Introducing Jordan’s Dozan

Dozan

Introducing Dozan (Introducing/World Music Network, 2008)

Folk music is often not given its due in favor of the more flashy fusions out there on the musical landscape. Derided as old fashioned, traditional folk music is absently overlooked as simply not innovative, but nothing could be further from the truth in Introducing/World Music Network’s release of Introducing Dozan. Featuring a lineup of Arab musicians and singers based in Jordan, Dozan is a chamber music group offering a fresh look at Levantine folk music.

Founder Shireen Abu-Khader, who is also the director of the Arabic choral preservation arts organization Dozan wa Awtar Music Establishment, has culled the music scene for some extraordinarily talents musicians for the formation of Dozan and a means to reinvent traditional Christian and Muslim hymn found in the music of Jordan.

Opening with the elegant “Lamma Bada Yatathanna,” Dozan proves straight off that traditional Arab folk music needn’t be seen as staid or merely quaint. Dozan vocalists Shireen Abu Khader, Nadine Shahuan and Rashwan Sabbagh sit squarely center stage throughout the CD, including the playful version of “Ya Jarati,” the spare, mystical “Ya Layl” and the classically stunning “Hal Asmar Allon.”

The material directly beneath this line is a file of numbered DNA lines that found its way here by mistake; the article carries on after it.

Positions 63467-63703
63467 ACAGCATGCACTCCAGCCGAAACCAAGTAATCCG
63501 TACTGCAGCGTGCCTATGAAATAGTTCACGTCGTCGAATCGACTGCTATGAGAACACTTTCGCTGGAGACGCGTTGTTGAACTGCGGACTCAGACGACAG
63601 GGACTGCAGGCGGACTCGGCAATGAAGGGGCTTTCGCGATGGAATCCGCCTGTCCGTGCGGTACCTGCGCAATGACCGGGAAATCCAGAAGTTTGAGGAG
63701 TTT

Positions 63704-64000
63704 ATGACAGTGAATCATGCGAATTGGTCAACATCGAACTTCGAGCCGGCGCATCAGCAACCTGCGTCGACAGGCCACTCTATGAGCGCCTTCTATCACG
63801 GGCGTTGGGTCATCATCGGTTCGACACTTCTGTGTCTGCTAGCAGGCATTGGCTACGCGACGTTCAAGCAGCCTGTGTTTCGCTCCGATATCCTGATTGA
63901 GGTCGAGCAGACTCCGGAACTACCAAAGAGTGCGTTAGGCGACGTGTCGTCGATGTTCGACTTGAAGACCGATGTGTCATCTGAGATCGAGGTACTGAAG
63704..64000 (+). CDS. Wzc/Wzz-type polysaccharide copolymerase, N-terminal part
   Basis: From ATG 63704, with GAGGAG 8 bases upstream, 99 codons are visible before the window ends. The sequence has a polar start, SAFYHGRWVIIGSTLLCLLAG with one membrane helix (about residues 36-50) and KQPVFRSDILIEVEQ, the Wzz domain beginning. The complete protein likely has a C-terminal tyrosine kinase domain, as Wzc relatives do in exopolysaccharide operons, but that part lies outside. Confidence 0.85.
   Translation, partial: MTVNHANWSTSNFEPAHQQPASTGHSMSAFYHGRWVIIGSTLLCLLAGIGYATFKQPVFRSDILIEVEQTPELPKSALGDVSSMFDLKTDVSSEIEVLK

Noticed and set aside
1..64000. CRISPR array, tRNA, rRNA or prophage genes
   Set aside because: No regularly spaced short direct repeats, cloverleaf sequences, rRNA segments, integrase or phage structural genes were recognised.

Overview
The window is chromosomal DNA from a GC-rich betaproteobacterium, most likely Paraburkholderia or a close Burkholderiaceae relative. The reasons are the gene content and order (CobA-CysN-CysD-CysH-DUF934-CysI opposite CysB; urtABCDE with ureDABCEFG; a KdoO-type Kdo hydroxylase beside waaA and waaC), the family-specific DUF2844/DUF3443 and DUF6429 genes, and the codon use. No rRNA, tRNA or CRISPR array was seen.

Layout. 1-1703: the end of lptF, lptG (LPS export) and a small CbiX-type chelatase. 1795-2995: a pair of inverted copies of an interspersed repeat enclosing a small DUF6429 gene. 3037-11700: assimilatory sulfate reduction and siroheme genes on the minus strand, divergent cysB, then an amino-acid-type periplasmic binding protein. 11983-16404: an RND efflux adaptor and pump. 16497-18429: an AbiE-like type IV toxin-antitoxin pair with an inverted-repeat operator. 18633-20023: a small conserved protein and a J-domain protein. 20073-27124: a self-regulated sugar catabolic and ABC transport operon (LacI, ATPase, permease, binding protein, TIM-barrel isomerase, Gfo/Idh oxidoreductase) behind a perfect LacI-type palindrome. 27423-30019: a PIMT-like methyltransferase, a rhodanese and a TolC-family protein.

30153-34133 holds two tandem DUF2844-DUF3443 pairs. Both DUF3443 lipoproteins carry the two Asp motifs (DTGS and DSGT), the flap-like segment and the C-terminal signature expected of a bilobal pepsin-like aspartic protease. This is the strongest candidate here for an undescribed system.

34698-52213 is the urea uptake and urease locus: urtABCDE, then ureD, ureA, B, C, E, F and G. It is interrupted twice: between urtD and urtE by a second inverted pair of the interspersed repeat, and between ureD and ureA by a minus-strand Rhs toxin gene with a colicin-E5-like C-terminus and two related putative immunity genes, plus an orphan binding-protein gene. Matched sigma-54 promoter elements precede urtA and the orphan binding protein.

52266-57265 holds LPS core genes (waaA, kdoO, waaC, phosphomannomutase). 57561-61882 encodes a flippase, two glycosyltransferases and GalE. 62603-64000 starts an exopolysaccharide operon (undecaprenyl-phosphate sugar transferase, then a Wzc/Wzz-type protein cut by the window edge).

Musically, Dozan sparkles with Feras Hattar on viola, Fadi Hattar on cello, Humam Eid on oud and Mohammad Taha on percussion. Deftly creating cascades of thickly Middle Eastern instrumentation, punctuated by sweeping string lines on “Ya Mo” and “Ya Henna” against the interplay between singers makes Introducing Dozan a delightfully sublime.

The crystalline vocals of Ms. Abu Khader and Ms. Shahuan against the richly wrought vocals of Mr. Sabbagh on “Tal’a Min Bayt Abuhu” bring to mind sitting a courtyard with a glass of tea surrounded by birds singing in the trees; the effect is charming. It is instrumental track “Ajga” that allows the musicians of Dozan to really spread their wings. Plumy with viola, oud, cello and daff, “Ajga” starts out a mysterious journey with dark turns of phrase before leaping headlong into a Middle Eastern jazz riff that is simply electrifying.

Putting a fresh face on the traditional, Introducing Dozan points Arab folk music in an entirely new direction without losing its simple beauty or elegance, so with its wealth of remarkable talent, Dozan is set for a remarkable journey.

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